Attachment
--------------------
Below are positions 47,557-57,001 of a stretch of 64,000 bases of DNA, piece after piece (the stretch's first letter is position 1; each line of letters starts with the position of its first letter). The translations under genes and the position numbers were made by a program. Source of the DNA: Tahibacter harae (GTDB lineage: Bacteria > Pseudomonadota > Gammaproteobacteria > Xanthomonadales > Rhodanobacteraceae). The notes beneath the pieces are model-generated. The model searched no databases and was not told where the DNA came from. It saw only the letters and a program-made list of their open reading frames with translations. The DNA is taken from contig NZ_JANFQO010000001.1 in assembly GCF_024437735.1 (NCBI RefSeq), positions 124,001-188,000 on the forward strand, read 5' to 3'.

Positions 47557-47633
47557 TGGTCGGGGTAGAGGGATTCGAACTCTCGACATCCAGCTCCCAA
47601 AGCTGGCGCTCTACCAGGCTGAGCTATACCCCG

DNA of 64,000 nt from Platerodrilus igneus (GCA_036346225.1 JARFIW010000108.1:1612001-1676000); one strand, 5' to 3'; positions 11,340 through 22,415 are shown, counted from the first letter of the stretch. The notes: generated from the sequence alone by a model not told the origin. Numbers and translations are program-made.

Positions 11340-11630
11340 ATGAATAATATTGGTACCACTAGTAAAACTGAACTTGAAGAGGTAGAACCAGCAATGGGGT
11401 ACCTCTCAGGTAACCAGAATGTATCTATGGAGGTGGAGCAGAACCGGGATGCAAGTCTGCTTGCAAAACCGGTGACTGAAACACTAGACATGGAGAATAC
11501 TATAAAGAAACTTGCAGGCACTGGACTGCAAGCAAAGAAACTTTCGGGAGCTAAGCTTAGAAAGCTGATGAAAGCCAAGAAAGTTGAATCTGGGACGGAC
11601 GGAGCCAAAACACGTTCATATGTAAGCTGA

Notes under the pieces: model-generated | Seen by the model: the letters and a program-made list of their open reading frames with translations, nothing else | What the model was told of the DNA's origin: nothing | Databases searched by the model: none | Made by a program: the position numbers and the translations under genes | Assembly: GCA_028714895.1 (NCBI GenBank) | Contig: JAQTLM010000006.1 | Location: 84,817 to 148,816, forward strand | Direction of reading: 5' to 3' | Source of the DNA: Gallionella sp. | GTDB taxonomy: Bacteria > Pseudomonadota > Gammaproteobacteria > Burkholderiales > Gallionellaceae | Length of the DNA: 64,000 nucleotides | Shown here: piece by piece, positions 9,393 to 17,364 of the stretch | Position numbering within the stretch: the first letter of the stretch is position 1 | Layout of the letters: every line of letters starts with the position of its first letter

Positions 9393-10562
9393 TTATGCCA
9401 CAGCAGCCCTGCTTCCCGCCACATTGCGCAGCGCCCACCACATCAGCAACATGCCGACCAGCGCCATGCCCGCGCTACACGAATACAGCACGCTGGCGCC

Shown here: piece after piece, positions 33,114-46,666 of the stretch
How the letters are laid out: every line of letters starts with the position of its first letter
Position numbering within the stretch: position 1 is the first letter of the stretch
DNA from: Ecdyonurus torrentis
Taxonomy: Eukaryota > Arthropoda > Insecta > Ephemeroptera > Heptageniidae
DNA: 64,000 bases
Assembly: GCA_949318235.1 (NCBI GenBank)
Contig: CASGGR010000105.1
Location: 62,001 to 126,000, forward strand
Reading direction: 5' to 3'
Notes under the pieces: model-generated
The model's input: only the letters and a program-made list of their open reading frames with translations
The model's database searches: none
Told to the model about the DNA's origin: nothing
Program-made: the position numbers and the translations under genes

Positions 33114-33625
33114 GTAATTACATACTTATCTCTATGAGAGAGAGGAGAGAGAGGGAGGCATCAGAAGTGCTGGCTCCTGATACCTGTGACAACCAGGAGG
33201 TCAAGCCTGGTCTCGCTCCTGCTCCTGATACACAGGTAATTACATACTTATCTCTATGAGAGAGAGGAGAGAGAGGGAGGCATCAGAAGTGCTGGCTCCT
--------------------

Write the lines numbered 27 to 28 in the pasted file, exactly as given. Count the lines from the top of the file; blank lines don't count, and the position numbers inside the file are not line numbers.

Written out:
The model's database searches: none
Told to the model about the DNA's origin: nothing